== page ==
Are you intrigued by the relationships between plants, insects, and the environment? Do you have a passion for unraveling the mysteries of ecological interactions at a molecular level? We invite enthusiastic and dedicated candidates to join our cutting-edge research team as a PhD student to delve into the fascinating world of plant volatiles. The position is supported by a recently awarded NWO-VIDI grant. You will be joined by a technician and a post doc working on the same subject.
If you enjoy working in an interdisciplinary research team and are eager to contribute to the understanding of plant volatile signaling and perception, then the Plant Physiology group
, which is part of the Swammerdam Institute for Life Sciences in the Faculty of science at the University of Amsterdam, is the place to be. The research group Plant Physiology investigates the molecular and physiological basis of plant signaling cascades in response to biotic stress. What are you going to do?
In this interdisciplinary PhD project, you will build upon groundbreaking discoveries in the field of "green leaf volatiles" (GLVs) – a group of compounds released by plants upon herbivory. Our team has uncovered a class of enzymes in plants and insects (called hexenal isomerases) that have significant influence on ecological dynamics by re-arranging the green leaf volatile, Z-3-hexenal, into E-2-hexenal. We have shown that these changes affect not only the behavior of insects interacting with the plant but also the metabolism of the plant itself as well as its nearby competitors. However, how plants perceive GLVs and generate a functional response is not known. We have already identified mutants in the model species Arabidopsis which have lost their ability to respond to the GLV E-2-hexenal.Research Objectives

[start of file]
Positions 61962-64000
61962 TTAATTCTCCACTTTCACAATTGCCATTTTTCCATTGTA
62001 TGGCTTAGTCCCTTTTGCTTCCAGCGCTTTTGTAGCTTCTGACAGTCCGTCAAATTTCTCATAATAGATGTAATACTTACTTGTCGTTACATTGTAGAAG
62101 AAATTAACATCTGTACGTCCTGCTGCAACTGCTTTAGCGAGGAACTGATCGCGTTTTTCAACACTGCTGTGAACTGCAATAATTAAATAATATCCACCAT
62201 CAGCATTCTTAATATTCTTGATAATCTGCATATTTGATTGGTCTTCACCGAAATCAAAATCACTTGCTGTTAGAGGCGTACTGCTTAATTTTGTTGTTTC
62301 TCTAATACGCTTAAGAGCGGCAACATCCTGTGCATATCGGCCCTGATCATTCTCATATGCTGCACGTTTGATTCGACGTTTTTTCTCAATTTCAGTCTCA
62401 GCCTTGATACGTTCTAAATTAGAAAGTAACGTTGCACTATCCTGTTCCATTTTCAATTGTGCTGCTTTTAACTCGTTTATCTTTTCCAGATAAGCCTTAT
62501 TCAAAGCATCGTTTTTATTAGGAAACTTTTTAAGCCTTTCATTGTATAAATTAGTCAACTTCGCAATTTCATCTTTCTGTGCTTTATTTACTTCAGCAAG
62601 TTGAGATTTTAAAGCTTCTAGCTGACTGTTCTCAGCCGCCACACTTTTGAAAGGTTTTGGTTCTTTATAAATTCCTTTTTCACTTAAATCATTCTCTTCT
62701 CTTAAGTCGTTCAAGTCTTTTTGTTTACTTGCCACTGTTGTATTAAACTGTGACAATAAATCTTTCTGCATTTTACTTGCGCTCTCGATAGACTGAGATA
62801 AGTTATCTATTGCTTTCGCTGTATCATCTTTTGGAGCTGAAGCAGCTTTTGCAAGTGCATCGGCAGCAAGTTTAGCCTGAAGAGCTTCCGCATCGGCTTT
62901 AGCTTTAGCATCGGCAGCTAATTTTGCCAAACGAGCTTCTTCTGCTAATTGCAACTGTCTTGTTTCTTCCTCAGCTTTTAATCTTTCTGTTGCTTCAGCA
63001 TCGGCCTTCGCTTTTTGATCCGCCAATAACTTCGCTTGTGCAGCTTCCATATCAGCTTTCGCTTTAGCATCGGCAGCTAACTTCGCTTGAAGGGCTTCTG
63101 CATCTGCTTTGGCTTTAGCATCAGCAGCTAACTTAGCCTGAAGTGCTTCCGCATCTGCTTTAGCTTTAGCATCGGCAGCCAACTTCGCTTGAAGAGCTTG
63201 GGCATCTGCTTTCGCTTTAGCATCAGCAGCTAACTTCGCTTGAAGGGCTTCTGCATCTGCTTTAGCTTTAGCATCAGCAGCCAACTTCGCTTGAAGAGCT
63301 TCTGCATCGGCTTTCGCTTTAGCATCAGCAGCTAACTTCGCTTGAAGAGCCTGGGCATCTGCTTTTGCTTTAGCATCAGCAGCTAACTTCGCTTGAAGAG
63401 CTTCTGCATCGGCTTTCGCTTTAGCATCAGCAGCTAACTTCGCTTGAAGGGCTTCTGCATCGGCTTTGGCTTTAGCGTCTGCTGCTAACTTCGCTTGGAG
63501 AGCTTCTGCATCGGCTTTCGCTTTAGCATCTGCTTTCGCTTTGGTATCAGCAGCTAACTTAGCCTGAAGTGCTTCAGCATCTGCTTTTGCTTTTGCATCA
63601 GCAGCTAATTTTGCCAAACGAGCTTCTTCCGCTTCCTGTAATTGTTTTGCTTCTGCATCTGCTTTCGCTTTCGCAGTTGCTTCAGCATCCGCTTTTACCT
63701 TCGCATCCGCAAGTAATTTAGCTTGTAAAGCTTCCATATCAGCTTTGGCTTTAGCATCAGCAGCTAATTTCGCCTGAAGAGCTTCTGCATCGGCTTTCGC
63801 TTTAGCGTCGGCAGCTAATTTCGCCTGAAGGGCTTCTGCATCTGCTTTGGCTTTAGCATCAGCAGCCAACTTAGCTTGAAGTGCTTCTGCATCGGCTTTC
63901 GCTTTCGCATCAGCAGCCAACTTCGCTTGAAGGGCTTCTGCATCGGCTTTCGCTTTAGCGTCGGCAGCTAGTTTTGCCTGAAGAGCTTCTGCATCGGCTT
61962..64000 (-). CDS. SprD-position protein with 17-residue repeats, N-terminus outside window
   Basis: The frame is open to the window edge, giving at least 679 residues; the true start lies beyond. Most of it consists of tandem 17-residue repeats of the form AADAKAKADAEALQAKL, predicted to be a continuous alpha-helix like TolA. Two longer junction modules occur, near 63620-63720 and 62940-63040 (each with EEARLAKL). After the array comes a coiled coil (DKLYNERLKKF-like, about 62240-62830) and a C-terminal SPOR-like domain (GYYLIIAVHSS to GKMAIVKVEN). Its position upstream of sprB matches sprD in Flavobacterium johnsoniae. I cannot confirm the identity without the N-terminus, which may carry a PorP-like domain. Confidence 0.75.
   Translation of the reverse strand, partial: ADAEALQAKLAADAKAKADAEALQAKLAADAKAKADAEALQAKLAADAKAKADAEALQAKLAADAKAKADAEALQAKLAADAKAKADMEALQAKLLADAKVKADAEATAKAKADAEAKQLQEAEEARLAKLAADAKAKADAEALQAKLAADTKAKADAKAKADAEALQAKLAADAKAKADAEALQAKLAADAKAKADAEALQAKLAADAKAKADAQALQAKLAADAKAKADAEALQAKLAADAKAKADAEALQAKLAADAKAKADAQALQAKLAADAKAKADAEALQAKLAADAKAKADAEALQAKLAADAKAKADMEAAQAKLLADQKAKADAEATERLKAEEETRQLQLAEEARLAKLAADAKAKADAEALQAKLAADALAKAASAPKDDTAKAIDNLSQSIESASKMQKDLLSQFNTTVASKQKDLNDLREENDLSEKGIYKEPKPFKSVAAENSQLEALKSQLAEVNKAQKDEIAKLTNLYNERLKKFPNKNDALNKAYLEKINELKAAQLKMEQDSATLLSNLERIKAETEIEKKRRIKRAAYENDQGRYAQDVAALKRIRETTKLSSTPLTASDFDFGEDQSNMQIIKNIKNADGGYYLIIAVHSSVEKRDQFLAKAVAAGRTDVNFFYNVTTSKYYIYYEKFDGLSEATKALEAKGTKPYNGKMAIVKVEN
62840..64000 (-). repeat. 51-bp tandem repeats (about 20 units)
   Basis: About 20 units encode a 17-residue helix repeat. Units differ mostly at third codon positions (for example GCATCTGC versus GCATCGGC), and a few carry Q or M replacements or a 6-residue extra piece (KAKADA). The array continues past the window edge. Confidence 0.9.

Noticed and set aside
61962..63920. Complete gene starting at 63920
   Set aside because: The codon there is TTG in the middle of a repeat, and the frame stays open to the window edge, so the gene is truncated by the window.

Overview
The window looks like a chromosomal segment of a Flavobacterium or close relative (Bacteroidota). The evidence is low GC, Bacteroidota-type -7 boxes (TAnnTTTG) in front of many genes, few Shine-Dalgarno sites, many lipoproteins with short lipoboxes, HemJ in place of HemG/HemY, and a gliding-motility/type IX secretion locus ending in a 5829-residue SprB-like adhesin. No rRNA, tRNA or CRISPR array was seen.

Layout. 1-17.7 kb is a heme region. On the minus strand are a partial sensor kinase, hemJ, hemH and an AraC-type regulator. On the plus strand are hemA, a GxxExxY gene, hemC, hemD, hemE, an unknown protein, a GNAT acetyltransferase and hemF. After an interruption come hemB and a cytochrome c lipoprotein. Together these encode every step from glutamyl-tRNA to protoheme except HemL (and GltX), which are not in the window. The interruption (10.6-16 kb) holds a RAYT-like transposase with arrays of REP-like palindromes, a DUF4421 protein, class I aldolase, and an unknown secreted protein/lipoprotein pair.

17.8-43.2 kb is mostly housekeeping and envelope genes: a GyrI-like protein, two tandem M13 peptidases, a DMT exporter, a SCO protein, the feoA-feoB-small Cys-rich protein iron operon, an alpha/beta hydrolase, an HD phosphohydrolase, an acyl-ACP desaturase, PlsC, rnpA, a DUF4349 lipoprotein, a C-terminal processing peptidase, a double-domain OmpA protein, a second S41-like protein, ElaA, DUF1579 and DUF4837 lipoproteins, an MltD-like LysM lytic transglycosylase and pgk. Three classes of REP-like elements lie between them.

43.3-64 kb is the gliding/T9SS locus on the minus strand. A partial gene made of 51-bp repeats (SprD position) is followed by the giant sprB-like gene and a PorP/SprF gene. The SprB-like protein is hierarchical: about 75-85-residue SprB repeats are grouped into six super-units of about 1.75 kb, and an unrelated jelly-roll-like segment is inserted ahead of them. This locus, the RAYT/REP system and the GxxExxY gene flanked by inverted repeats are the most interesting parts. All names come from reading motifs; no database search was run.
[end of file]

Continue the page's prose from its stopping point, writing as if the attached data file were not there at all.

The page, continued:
: Your journey as a PhD candidate will revolve around two pivotal objectives:
Perception Mechanism Elucidation: With a keen focus on E-2-hexenal, you will employ advanced genetic screening techniques to unravel the mechanism behind plant perception of GLVs. Through mutation mapping and screening for "deaf" plants, you will illuminate the enigmatic process of E-2-hexenal perception.
Eco(Physiological) Implications: Building on your genetic insights, you will engineer non-responsive and non-producing E-2-hexenal mutant potato plants. This will allow you to explore the profound roles E-2-hexenal plays in self-recognition, interactions with herbivorous insects, and responses to pathogens.
During your PhD research, you will apply a variety of techniques, including (but not limited to) DNA cloning, heterologous expression of candidate genes, transgene complementation assays using CRIPS/Cas9, creation of mutant plants using CRISPR/Cas9 technology, standard Plant Physiology measurements to phenotype mutant plants, Bioassays with several pests and pathogens, RNAseq, metabolomics including GC-MS and LC-MS analyses.